GermanTragicDrama:"Princeand Puppet are impelled by the same frozenviolence"(p. 18).Renato
Poggioli described this dilemma without coming to an adequate understanding: "Aware that
bourgeoissocietylooks at him only as a charlatanthe artistdeliberatelyand ostentatiouslyassumesthe
role of the comic actor.Fromthis stems the myth of the artistas pagliaccioand mountebank.Between
the alternatingextremesof self-criticismand self-pity,the artistcomes to see himselfas a comic victim
and sometimes as a tragic victim, although the latter seems to be predominant"(Renato Poggioli,
"The Artist in the ModernWorld,"in The Spirit of the Letter,Cambridge,1965,p. 327).
This new icon of the clown is only matchedin frequencyin the paintings of that period by the
representationof the manichino, the wooden puppet, the reifiedbody, originating from both shop-
window decorationand from the props of the classical artist'sstudio. If the firsticon appearsin the
contextof the carnivaland the circusas the masqueradesof alienationfrompresenthistory,the second
appearson the stage set of reification.With due historical transformationwe can observeparallel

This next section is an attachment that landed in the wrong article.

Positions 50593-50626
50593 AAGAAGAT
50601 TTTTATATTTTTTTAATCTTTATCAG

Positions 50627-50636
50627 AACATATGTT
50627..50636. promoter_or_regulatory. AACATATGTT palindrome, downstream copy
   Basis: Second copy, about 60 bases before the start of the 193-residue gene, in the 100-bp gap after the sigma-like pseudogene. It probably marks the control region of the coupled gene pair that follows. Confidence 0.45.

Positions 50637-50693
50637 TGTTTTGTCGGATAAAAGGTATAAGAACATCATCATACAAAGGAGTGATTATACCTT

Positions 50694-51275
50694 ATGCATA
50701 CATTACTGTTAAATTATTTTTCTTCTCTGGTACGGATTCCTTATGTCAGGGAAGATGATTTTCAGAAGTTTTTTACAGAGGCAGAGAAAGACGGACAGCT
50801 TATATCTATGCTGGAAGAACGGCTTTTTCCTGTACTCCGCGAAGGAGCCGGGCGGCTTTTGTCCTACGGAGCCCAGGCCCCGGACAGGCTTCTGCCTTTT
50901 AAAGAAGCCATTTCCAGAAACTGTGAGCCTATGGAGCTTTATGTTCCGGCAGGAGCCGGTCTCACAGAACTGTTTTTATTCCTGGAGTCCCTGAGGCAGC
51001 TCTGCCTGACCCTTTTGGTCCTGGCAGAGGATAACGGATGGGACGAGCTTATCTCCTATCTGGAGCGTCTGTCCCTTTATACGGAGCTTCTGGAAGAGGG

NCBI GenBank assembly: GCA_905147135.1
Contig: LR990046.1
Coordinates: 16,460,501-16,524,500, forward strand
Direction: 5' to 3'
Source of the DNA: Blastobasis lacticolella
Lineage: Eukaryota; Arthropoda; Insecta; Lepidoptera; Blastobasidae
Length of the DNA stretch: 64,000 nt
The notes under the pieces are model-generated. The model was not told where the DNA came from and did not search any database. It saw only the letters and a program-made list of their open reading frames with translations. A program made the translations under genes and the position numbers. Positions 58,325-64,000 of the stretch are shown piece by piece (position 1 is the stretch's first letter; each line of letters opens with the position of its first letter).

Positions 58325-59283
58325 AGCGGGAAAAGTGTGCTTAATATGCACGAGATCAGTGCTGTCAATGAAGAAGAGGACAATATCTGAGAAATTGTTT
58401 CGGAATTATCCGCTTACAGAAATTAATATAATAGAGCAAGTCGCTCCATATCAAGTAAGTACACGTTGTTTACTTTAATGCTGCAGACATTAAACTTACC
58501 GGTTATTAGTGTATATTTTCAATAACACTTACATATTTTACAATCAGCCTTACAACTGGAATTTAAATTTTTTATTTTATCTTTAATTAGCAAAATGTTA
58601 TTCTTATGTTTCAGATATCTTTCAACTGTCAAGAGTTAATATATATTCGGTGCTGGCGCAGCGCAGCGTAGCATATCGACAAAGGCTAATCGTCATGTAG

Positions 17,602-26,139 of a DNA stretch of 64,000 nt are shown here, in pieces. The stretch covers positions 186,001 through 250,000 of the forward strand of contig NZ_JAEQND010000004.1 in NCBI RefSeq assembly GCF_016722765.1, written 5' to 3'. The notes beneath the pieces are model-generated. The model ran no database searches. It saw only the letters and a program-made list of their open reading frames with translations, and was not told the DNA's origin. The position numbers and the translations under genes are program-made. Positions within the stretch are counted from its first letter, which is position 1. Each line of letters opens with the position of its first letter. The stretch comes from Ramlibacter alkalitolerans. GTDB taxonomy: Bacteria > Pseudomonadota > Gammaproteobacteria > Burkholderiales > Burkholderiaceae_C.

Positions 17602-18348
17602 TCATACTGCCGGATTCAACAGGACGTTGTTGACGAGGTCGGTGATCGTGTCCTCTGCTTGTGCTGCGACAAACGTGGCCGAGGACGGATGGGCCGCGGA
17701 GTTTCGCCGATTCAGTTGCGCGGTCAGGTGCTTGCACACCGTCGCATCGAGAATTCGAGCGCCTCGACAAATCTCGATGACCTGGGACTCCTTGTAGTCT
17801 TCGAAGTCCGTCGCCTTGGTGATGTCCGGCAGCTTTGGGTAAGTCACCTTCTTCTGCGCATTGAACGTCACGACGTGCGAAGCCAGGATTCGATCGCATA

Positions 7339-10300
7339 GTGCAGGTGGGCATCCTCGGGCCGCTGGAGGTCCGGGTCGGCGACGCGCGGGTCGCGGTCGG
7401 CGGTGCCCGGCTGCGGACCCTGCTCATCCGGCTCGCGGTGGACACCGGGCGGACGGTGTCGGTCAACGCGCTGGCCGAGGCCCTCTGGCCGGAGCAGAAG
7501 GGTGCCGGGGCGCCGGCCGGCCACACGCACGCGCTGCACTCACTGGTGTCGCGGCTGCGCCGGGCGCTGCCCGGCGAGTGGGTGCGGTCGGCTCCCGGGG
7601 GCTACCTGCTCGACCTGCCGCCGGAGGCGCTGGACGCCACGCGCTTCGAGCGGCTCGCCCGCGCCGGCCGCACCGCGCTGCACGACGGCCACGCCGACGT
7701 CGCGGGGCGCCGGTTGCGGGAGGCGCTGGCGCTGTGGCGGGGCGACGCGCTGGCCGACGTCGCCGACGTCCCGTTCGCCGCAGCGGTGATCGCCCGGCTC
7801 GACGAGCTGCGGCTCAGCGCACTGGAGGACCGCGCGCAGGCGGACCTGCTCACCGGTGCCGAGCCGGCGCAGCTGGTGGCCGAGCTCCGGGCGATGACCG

phenomenain the iconographyof the "New Painting."As describedin the following example:"The
comic and the self-effacingaspects. . . loom very large (and very small in the work of many recent
artists). Miniaturization,stick figures,dimpled dollies, micro freaksand the humanoid progeny of
KrazyKat are all part of an ever increasingLilliputian population; the doll house syndromeis very
much with us" (Klaus Kertess,"Figuring It Out," Artforum,November 1980, p. 30). Or, a more
adequatecriticalunderstandingof thesephenomena:"In anotherof a long string of ironic (?)refusals
of virtuosityand 'sensitivity,'paintershave recentlyadopteda reducedbrutishfiguration(seemingly
chosen froma lexicon of the drasticallydamagedmentally)whose nihilism strikesnot at any societyin
particularbut at 'civilization'-a familiar desperatemove" (MarthaRosier, unpublished notes on

This carnival of eclecticism, this theatrical spectacle, this window dressing of

self-quotation becomes transparent as a masquerade of alienation from history, a